"For readers who want more herstory in history." —Booklist

" ethnically inclusive selection of real-life women who commanded ships, wielded cutlasses, and struck fear into the hearts of others." —Publishers Weekly

From Ching Shih, a Chinese pirate who presided over a fleet comprised of some 80,000 men (Blackbeard had 400!), to Anne Bonny who famously ran away from an arranged marriage to don trousers and brandish a pistol in the Bahamas, to Sayyida al Hurra, an Islamic queen who ruled the Western Mediterranean, this edgy illustrated book proves that since ancient times women have made their mark in all aspects of history—even pirate lore.

Reviewed by some of the world’s leading pirate experts and historians, Pirate Queens showcases six gutsy women who dared to rule the high seas.

You can purchase Pirate Queens at the following Retailers:

Photo Content from Leigh Lewis

Leigh Lewis is a children's writer whose middle-grade debut, Pirate Queens: Dauntless Women Who Dared to Rule the High Seas (National Geographic Kids), spotlights six fierce female pirates, telling each of their stories in verse. Leigh’s adventures on the high seas have enabled her to call many places home, including Turkey, Greece, England, Japan and Russia, and she eventually navigated her way back to her hometown of Columbus, Ohio. Leigh spends her time there dreaming up stories for kids of all ages, buoyed by an amazing crew—her Turkish delight of a husband and their three swashbuckling daughters.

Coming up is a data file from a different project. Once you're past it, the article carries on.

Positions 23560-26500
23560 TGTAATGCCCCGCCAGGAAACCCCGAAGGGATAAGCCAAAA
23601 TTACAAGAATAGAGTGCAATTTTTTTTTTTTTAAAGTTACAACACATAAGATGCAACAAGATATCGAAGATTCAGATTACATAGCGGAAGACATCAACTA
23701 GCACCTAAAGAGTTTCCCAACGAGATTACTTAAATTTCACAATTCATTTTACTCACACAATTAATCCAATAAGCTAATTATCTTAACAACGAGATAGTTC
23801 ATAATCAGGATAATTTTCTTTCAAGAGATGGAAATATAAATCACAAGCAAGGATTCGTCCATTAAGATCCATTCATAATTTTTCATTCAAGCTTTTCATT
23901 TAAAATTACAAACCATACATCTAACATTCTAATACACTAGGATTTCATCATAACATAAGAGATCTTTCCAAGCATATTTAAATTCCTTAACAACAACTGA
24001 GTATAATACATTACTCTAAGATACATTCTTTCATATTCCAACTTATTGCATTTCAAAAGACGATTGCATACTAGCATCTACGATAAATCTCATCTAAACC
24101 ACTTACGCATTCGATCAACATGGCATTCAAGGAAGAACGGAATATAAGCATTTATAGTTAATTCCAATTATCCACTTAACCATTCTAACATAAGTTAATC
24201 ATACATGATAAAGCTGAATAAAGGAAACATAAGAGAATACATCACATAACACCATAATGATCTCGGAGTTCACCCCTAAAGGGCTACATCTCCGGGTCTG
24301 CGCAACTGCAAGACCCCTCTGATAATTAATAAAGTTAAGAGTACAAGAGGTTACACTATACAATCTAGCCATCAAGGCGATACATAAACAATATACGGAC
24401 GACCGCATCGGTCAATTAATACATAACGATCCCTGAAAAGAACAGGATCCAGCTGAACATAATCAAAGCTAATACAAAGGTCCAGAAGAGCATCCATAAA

Sara G√≥mez Woolley is an award-winning Latina illustrator, graphic novelist, and educator living and working in Brooklyn, NY. Her children’s book Charlotte and the Quiet Place received a Foreword Reviews INDIES Book of the Year Gold Medal and an IPPY Award Silver Medal, and has been featured in Creative Quarterly: Journal of Art and Design.

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Thursday, March 24, 2022

BREAKING THE MAAFA CHAIN by Anni Domingo Official Blog Tour

Publisher: Pegasus Books (February 1, 2022)
Length: 480 pages
ISBN13: 9781643139265


"[Breaking the Maafa Chain] is powerful in detailing the cruelties of the transatlantic slave trade, and sensitive and intimate in its portrayal of the girls’ struggles to maintain their dignity and hold on to the memories of their African heritage. With descriptions rich in sensory details, a narrative that forms a swift, irreversible current, and conversations imbued with emotion, Anni Domingo’s story of the Maafa, the African Holocaust, is unforgettable." —Foreword Reviews, starred review